Author

Mary Miller

Date of Award

1984

Document Type

Thesis

Degree Name

Bachelor of Arts

Department

Psychology

Abstract

The recent years, with changing roles for males and females, have in addition generated both questions and research about the psychological nature of men and women. If differences do indeed exist, they are no longer accepted as permanent and unchangeable. If nothing else, recent social change has made us aware that one's ideas and concepts about social order are much more challengeable than we thought previously. Research in these areas is particularly fascinating in that it has direct implications for how we live, relate to one another, challenge ourselves, and even raise our children.

One area that is of interest is the differences that exist in the achievement motivation of males and females. Males have historically been in the valued, achievement-oriented places in society. This is changing somewhat, but still, we find females lagging behind, earning lower wages, working in lower-prestige jobs. There are inevitably numerous reasons why this is true. Many of them are far too subtle, and complex. It is the purpose of this paper to look at some of the factors, particularly those in the area of cognitive development and socialization, that are significant in playing a role in achievement motivation in females. From the outset, the acknowledgement is made that this is perhaps only a fragment in a much greater picture. However, the research is nevertheless valuable in that there is the possiblity that the awareness of some of the factors may bring about at least small change.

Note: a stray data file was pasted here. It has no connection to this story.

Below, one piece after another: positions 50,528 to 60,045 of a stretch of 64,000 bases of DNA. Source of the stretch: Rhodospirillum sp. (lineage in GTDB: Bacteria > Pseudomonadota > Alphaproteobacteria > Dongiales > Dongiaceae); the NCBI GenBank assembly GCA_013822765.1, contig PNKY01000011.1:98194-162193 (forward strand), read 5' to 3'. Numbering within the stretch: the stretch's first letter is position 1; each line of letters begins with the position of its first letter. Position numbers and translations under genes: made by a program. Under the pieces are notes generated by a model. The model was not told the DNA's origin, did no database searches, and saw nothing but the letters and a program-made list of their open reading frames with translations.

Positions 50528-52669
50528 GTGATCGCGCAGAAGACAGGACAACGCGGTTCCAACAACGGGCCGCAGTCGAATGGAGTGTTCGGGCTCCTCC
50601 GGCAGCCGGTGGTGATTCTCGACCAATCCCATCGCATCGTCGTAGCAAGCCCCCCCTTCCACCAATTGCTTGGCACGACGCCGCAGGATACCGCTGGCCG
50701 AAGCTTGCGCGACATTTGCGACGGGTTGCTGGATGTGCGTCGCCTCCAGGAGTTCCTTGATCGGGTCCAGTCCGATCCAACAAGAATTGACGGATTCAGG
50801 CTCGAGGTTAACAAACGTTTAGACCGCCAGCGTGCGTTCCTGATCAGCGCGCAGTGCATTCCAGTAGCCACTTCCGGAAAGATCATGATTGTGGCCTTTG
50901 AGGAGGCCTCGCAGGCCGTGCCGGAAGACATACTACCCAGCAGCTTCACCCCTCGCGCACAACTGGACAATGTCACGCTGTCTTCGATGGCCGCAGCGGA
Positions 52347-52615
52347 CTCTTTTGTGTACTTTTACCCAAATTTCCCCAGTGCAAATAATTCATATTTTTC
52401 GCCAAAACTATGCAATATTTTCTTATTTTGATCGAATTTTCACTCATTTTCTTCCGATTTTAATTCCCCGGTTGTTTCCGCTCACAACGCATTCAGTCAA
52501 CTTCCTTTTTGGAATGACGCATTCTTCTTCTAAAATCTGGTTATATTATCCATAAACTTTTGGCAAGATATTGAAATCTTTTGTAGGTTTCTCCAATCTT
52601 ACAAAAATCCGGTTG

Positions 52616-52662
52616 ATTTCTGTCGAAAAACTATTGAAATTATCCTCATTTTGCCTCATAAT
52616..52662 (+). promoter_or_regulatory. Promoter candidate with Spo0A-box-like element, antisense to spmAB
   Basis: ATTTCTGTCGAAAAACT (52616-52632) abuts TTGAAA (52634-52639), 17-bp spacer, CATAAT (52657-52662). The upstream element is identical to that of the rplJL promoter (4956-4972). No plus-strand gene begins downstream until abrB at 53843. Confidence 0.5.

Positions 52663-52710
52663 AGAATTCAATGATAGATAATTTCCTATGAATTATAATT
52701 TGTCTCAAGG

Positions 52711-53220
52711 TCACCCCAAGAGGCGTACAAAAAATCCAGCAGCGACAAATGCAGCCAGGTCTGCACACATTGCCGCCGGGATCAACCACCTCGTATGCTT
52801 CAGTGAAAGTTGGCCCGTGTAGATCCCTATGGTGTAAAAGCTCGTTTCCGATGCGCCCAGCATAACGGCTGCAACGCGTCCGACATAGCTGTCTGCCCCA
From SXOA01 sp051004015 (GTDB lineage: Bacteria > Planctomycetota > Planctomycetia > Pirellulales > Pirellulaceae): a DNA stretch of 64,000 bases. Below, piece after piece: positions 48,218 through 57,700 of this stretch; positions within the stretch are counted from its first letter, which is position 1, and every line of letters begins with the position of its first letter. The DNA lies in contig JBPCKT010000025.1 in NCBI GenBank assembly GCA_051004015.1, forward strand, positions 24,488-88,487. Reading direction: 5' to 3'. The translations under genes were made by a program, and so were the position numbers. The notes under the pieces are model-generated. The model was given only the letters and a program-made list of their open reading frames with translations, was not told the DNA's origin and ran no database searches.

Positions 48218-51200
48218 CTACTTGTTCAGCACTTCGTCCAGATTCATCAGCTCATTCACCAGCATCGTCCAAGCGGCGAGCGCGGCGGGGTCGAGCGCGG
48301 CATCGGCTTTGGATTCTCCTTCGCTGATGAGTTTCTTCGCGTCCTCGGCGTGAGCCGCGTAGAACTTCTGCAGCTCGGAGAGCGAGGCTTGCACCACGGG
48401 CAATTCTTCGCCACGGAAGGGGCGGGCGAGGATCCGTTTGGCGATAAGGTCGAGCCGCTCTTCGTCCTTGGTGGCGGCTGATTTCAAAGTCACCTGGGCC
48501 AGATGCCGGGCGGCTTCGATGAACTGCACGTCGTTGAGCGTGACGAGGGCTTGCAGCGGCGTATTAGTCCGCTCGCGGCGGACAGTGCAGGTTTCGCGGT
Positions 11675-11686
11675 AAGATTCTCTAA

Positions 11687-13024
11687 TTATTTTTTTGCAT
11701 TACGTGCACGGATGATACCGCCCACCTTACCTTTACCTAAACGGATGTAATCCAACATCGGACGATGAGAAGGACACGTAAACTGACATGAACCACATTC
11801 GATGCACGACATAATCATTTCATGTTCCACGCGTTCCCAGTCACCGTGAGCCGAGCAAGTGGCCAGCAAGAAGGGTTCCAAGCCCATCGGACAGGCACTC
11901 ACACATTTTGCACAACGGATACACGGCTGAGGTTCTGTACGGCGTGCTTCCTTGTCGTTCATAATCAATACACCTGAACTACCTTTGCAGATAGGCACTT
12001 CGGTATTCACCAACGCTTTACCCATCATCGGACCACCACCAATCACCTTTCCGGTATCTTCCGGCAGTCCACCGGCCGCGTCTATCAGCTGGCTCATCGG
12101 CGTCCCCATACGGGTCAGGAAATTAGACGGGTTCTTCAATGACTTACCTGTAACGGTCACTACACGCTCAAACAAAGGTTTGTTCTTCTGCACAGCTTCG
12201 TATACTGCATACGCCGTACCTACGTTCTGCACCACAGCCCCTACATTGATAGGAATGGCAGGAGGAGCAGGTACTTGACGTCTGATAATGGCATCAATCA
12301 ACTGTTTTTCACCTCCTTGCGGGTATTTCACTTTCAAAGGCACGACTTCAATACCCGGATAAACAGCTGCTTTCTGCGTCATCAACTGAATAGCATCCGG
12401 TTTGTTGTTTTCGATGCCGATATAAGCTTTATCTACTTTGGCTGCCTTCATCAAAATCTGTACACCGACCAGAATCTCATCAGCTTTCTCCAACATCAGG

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Psychology Commons

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